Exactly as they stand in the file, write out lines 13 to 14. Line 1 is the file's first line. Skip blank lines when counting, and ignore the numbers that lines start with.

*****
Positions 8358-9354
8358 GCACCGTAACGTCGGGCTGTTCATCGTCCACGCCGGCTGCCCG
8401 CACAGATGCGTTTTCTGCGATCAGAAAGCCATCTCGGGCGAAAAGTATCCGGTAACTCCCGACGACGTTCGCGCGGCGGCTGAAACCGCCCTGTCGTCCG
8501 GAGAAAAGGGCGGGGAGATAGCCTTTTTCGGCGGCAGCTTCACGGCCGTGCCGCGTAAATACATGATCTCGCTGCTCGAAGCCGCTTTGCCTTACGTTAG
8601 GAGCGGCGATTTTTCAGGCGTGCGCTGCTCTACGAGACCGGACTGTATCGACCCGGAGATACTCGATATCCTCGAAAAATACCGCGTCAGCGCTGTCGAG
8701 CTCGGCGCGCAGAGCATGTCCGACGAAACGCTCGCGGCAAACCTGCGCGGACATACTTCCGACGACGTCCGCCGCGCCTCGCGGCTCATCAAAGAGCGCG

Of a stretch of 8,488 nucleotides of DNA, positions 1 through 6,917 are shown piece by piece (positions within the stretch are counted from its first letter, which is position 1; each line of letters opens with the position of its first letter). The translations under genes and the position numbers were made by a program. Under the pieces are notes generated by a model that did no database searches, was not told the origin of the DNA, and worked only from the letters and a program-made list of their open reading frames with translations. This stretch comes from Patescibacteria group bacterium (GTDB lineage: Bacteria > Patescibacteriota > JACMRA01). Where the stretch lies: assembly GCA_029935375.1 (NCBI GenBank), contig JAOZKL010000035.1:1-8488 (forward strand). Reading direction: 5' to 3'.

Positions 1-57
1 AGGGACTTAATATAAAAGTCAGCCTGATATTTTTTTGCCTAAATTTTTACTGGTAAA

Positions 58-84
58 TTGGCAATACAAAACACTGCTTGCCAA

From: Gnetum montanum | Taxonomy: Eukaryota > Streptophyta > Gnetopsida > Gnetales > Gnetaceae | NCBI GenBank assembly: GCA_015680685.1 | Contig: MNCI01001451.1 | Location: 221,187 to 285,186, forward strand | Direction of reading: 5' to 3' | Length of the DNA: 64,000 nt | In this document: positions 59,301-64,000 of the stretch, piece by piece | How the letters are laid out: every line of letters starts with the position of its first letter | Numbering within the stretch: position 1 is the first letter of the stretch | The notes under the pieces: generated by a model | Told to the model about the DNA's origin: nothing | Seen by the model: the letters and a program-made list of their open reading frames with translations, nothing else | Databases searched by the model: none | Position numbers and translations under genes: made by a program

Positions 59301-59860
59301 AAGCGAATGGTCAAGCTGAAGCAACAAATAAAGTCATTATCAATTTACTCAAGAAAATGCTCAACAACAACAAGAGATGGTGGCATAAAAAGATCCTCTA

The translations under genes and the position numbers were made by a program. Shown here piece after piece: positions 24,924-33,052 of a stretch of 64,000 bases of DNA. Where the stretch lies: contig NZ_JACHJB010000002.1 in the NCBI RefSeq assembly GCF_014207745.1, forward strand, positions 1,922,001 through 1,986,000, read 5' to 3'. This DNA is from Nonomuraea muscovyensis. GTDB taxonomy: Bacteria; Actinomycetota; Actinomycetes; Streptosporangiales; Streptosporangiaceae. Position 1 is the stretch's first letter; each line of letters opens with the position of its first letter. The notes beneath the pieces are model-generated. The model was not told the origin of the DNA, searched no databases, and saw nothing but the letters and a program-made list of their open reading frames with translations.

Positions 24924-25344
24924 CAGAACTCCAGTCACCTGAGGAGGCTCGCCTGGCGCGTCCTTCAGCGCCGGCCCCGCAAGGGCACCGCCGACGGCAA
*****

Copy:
Positions 59301-59860
59301 AAGCGAATGGTCAAGCTGAAGCAACAAATAAAGTCATTATCAATTTACTCAAGAAAATGCTCAACAACAACAAGAGATGGTGGCATAAAAAGATCCTCTA